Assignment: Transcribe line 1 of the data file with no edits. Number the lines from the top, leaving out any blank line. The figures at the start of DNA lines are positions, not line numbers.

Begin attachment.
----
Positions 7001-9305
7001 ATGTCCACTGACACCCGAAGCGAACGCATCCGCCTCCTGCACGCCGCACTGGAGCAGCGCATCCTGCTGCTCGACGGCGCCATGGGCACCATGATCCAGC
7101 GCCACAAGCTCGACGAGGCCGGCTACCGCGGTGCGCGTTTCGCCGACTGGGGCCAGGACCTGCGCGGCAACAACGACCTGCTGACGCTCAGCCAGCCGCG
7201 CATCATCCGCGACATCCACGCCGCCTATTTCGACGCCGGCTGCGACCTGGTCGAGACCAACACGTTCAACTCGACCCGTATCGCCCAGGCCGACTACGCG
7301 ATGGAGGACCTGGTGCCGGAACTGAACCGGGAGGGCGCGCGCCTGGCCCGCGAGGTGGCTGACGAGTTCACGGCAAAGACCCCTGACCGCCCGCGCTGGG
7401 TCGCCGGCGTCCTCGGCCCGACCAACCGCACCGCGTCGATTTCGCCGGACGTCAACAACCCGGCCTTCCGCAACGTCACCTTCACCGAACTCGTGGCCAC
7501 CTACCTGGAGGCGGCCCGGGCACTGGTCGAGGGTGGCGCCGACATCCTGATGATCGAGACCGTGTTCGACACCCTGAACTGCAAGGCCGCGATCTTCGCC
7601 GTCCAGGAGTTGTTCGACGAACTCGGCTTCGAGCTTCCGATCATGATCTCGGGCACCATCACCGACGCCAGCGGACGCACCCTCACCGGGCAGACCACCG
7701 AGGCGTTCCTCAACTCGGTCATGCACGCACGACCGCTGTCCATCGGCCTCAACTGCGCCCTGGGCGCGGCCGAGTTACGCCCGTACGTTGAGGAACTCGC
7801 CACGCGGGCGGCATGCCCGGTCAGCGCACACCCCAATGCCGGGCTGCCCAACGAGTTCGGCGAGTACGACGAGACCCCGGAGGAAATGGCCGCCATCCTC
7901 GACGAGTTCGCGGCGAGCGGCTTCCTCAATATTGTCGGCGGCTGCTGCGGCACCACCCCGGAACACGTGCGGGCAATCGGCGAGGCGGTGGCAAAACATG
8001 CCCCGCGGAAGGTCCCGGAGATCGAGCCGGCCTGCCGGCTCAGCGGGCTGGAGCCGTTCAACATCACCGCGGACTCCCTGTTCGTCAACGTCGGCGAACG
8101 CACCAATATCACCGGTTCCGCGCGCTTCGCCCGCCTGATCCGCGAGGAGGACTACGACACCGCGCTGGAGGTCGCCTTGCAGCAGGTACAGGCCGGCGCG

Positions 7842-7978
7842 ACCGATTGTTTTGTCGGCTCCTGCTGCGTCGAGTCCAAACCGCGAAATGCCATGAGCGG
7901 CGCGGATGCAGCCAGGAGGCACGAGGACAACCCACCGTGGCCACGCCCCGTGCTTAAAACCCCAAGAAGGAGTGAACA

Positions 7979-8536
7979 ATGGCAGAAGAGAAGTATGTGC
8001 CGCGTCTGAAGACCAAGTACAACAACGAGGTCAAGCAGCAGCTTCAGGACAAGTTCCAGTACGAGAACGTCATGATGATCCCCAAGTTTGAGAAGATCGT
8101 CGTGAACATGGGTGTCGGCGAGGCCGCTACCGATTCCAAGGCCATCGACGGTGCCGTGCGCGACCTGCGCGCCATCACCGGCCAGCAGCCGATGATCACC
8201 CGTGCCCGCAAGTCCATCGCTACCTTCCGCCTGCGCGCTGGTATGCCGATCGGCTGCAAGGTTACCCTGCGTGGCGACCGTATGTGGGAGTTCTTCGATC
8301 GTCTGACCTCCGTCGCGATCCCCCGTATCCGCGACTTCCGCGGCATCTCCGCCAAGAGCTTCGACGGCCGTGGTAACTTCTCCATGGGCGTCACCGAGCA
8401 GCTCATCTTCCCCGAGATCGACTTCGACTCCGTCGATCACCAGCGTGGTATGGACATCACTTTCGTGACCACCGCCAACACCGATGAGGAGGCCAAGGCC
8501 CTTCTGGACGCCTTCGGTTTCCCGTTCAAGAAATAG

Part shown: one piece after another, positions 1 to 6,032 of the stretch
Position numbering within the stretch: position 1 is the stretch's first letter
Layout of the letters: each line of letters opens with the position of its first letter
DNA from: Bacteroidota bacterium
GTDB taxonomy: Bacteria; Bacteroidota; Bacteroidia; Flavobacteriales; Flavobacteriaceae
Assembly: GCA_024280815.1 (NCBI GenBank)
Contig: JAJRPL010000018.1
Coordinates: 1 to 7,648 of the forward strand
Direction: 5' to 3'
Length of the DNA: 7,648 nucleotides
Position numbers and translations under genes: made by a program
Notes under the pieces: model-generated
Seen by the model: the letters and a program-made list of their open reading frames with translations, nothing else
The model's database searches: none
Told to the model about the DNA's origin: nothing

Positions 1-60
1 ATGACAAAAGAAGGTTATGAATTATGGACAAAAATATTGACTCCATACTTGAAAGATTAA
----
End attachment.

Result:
Positions 7001-9305